home > Pastor’s Desk > 2020 > September > A MOMENT


A brush with death will sometimes have a dramatic effect upon a person. It can (and has) cause(d) people to re-evaluate their priorities and reset their life on a completely different course. This phenomena has been the basis for several Hollywood blockbusters including, Big Fish (starring Albert Finney, Ewan McGregor, Danny DeVito), and Meet Joe Black (starring Anthony Hopkins, Brad Pitt) are two great examples. But it’s not just the stuff of movies. Throughout history there have people who have had a brush with death which has shaped them to live a life without fear and accomplish extraordinary things. Examples include Martin Luther, who nearly died in a storm and cried out to God to save him (he is now the second most written about person of all time), and Winston Churchill who nearly drowned as a child. How differently would you live if you knew when you were going to die?

¶ So teach us to number our days
that we may get a heart of wisdom.
Psalm 90:12


Talk to an older person and you’ll often hear them say that the years have flown by. In fact, I heard one man nearing his 70th birthday remark, “The years fly by while the days drag on!” The apostle Paul was someone who knew that he was about to face death. Before he left this life for the next, he wrote to his protégé, Timothy and said:

I have fought the good fight, I have finished the race, I have kept the faith. Henceforth there is laid up for me the crown of righteousness, which the Lord, the righteous judge, will award to me on that day, and not only to me but also to all who have loved his appearing. ¶ Do your best to come to me soon.
Second Timothy 4:7-9

Paul described his life as like running a race and his death as being like a finish-line — but not the end of his life (since he went on to describe receiving a crown after the race). The grave is not the end of our life. Paul had lived a life where he had reasons to be confident that he could finish well. He wasn’t saying that he had been perfect, in fact, he describes himself as the greatest of all sinners (1Tim. 1:15). What Paul did do though was to make the most of the negative circumstances he was in so that he could be a blessing to others. From his imprisonment in Rome he wrote his epistles to the Ephesians (Eph. 6:20), the Colossians (Col. 4:18), to Titus, Philemon (Philem. 1:9) and to Timothy (2Tim. 2:9). And while he refers to be imprisoned, he never asked for his recipients to pray for his release or for his circumstances to be improved. Rather, his concern was for those he was writing to. To the Colossians, the death-row apostle counselled-

¶ Walk in wisdom toward outsiders, making the best use of the time.
Colossians 4:5

Making the best use of time requires wisdom. The psalmist said that when we realise our days are numbered we will develop a heart for wisdom (Psalm 90:12). I guess therefore that the opposite is also true — that when ignore that our days are numbered and we assume that our lives will continue on indefinitely, we are more inclined to live foolishly. This is why the story of King Hezekiah’s final years is even more tragic than it ordinarily would be.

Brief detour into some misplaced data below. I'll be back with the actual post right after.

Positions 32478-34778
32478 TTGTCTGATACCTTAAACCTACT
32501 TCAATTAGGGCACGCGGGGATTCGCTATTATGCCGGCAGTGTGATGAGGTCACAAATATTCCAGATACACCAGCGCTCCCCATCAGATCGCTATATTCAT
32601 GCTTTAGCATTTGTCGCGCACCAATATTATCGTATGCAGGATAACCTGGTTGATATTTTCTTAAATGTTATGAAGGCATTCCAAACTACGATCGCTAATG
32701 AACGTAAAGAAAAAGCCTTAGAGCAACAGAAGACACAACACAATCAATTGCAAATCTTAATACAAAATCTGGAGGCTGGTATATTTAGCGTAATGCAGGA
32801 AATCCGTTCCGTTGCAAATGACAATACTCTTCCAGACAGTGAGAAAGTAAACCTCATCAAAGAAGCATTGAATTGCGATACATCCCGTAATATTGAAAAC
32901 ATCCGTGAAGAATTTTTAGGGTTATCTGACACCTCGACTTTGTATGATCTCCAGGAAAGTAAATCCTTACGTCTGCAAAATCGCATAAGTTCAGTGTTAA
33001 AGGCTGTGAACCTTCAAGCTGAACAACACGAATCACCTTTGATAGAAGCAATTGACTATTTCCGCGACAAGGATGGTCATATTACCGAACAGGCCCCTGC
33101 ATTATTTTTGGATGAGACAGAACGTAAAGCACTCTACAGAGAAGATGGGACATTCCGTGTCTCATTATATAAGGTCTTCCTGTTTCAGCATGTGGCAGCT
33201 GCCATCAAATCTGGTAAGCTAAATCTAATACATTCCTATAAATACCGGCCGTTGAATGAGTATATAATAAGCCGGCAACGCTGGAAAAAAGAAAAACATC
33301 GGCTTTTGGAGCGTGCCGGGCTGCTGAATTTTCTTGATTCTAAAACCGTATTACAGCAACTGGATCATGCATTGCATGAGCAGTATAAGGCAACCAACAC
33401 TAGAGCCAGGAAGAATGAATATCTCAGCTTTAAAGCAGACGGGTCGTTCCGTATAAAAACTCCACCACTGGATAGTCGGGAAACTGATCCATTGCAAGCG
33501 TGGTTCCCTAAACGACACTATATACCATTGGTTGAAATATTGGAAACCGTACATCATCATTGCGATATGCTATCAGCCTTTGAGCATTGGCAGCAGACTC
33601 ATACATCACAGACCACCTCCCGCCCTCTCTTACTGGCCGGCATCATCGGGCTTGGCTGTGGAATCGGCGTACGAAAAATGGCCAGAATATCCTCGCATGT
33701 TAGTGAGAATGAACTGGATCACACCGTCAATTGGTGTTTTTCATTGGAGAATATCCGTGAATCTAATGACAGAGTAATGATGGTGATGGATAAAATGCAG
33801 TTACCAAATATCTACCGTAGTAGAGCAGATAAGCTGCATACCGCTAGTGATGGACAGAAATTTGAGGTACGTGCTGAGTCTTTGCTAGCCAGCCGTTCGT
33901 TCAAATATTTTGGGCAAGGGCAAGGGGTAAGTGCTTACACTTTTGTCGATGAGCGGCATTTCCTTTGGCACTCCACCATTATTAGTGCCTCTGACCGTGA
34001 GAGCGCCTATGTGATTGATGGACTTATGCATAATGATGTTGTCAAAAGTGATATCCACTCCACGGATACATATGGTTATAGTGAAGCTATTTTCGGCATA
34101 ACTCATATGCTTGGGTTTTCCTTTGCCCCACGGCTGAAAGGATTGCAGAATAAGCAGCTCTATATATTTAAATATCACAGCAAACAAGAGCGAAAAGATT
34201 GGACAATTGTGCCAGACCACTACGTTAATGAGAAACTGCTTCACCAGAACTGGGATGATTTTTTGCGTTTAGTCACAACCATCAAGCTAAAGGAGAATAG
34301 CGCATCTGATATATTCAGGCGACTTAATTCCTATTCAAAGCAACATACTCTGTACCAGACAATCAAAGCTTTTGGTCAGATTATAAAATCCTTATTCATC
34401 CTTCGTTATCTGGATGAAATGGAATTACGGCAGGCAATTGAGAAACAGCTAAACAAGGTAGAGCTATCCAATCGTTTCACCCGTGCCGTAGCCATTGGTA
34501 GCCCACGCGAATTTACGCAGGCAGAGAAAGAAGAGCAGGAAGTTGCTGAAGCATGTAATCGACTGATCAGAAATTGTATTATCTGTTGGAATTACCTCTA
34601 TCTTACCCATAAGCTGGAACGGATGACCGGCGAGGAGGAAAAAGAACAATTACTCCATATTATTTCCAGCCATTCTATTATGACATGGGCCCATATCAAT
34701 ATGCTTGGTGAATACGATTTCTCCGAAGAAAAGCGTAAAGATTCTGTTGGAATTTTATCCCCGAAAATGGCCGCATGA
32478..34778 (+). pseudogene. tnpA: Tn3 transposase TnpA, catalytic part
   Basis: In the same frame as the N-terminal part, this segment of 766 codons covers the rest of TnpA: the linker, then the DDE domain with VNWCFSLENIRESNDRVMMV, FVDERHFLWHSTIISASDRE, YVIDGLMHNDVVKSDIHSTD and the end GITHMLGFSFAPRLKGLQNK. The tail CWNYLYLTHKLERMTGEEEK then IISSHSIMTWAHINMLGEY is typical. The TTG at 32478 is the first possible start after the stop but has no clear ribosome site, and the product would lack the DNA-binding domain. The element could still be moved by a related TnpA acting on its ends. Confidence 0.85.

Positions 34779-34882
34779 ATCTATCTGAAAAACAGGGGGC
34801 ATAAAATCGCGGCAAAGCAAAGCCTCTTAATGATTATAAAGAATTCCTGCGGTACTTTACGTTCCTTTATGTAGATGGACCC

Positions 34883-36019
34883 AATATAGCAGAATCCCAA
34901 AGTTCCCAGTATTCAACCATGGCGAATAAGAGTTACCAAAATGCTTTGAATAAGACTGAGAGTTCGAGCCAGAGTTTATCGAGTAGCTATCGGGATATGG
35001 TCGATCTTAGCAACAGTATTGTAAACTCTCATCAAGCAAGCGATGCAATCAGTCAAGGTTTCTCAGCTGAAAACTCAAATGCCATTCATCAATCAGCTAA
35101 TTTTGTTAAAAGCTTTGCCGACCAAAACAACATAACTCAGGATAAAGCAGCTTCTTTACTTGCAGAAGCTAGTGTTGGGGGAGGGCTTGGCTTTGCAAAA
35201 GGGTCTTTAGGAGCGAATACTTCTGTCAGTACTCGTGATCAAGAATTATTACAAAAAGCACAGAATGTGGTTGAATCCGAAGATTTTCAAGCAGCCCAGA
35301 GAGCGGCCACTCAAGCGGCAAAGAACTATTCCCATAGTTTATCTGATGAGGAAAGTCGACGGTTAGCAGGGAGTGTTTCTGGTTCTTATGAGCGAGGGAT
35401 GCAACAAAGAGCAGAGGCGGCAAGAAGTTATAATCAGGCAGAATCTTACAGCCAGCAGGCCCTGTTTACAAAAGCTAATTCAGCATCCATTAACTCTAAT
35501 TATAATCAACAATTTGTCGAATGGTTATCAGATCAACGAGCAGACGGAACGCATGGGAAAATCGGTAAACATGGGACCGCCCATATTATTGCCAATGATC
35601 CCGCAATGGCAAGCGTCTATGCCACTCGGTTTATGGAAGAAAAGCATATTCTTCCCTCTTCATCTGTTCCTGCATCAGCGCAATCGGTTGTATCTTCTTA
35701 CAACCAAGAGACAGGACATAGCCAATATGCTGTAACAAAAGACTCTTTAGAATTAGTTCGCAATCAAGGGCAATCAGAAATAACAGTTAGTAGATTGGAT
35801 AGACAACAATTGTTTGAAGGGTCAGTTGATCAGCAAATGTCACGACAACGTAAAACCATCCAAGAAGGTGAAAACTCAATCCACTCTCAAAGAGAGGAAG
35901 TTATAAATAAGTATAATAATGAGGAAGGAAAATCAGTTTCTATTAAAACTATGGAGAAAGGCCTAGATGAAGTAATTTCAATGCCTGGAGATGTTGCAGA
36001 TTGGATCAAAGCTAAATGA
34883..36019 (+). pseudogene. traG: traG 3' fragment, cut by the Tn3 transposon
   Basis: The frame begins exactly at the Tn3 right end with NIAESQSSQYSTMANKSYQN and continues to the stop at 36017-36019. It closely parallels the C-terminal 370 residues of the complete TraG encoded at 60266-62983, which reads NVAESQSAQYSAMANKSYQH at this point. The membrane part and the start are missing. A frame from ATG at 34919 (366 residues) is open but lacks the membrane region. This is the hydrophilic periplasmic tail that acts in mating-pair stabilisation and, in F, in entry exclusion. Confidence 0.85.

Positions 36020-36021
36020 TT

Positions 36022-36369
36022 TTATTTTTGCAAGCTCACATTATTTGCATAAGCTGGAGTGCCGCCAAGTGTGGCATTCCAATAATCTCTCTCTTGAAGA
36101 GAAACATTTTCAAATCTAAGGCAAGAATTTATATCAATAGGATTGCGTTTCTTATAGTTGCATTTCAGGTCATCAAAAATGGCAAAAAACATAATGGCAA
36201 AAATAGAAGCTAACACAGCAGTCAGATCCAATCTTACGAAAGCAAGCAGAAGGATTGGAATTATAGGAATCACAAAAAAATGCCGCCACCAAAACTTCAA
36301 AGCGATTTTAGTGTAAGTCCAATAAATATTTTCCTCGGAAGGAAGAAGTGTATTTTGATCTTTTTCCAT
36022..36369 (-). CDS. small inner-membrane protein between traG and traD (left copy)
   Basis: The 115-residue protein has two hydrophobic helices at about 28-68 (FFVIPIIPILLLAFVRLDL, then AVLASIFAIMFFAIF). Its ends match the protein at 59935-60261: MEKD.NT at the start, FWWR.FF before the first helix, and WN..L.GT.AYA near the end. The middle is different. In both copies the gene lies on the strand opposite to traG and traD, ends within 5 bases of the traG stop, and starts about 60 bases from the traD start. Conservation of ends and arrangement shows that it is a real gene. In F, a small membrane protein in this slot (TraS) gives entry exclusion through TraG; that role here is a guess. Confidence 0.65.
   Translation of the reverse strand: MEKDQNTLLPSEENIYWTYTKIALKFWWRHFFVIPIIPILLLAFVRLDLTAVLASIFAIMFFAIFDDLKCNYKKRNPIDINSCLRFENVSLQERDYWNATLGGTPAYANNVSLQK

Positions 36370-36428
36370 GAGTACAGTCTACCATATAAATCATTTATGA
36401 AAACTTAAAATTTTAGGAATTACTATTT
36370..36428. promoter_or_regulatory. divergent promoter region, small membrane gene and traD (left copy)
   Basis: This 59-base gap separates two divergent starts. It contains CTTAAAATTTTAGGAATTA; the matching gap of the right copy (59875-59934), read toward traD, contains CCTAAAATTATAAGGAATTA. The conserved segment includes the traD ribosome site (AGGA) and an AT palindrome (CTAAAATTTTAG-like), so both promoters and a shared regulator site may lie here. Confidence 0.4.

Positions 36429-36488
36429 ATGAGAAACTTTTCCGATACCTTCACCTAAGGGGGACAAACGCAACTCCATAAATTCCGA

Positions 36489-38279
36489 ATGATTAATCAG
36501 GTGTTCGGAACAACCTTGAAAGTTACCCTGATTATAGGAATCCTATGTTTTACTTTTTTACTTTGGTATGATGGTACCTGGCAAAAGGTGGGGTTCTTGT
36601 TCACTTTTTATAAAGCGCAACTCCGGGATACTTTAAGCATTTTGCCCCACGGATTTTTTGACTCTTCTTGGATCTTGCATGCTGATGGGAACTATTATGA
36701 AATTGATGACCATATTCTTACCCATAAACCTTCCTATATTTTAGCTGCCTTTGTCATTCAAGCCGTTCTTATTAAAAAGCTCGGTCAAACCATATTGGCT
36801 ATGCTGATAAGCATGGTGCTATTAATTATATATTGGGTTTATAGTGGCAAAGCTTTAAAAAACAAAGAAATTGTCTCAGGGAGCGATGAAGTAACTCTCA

How different would you start living today if you knew when your life on earth would end? One of Israel’s greatest kings became horribly sick. He called for Isaiah the prophet to pray for him. Instead, the LORD spoke to King Hezekiah and told him that he was about to die. Hezekiah then wept bitterly and made an impassioned plea to God to preserve his life. Remarkably God did. Before Isaiah had left the palace the LORD once again spoke to him and gave him the remedy for Hezekiah’s illness and the news that God was going to give the king a further 15 years of life. Hezekiah’s days were then literally numbered (5,478 days left).

And just as people are appointed to die once, and then to face judgment,
Hebrews 9:27

What Hezekiah did with his 15 years of grace stands as a solemn warning for all God’s people. Rather than doing what the apostle Paul would later do, Hezekiah tragically grew increasingly arrogant and conceited. He mistook his increased wealth and fame as God’s blessing and approval. Rather than working at leaving a material and spiritual legacy, Hezekiah sired a successor who would commit the most godless atrocities in all of Israel’s history, and lead Israel into idolatry, apostasy, and its eventual destruction.

Plan for the future but live as if this day may be your last!

Not many of us will have the historical and global impact of a Martin Luther or a Winston Churchill, but we can gain a heart of wisdom to live our remaining days well by learning to number our days. While getting your golf handicap down or taking a cruise to another south Pacific island may be high on your Must-Do list, they probably shouldn’t be at the top of your list. The wisdom that comes from numbering your days should drive you to what the Westminster Shorter Catechism declares is the “chief end of man”, or, ‘the highest purpose of every person’ : The chief end of man is to know and enjoy God forever. Jesus described this as –

But seek first the kingdom of God and his righteousness, and all these things will be added to you. ¶ “Therefore do not be anxious about tomorrow, for tomorrow will be anxious for itself. Sufficient for the day is its own trouble.
Matthew 6:33-34

We may not know when the finish-line of our race on earth will be, but we can still make sure that we run our race well and make each of our remaining days count by sowing seed into the soil of the future and taking deliberate steps to walk more closely with Christ through prayer and the guidance of His Word.  

¶ So teach us to number our days
that we may get a heart of wisdom.
Psalm 90:12


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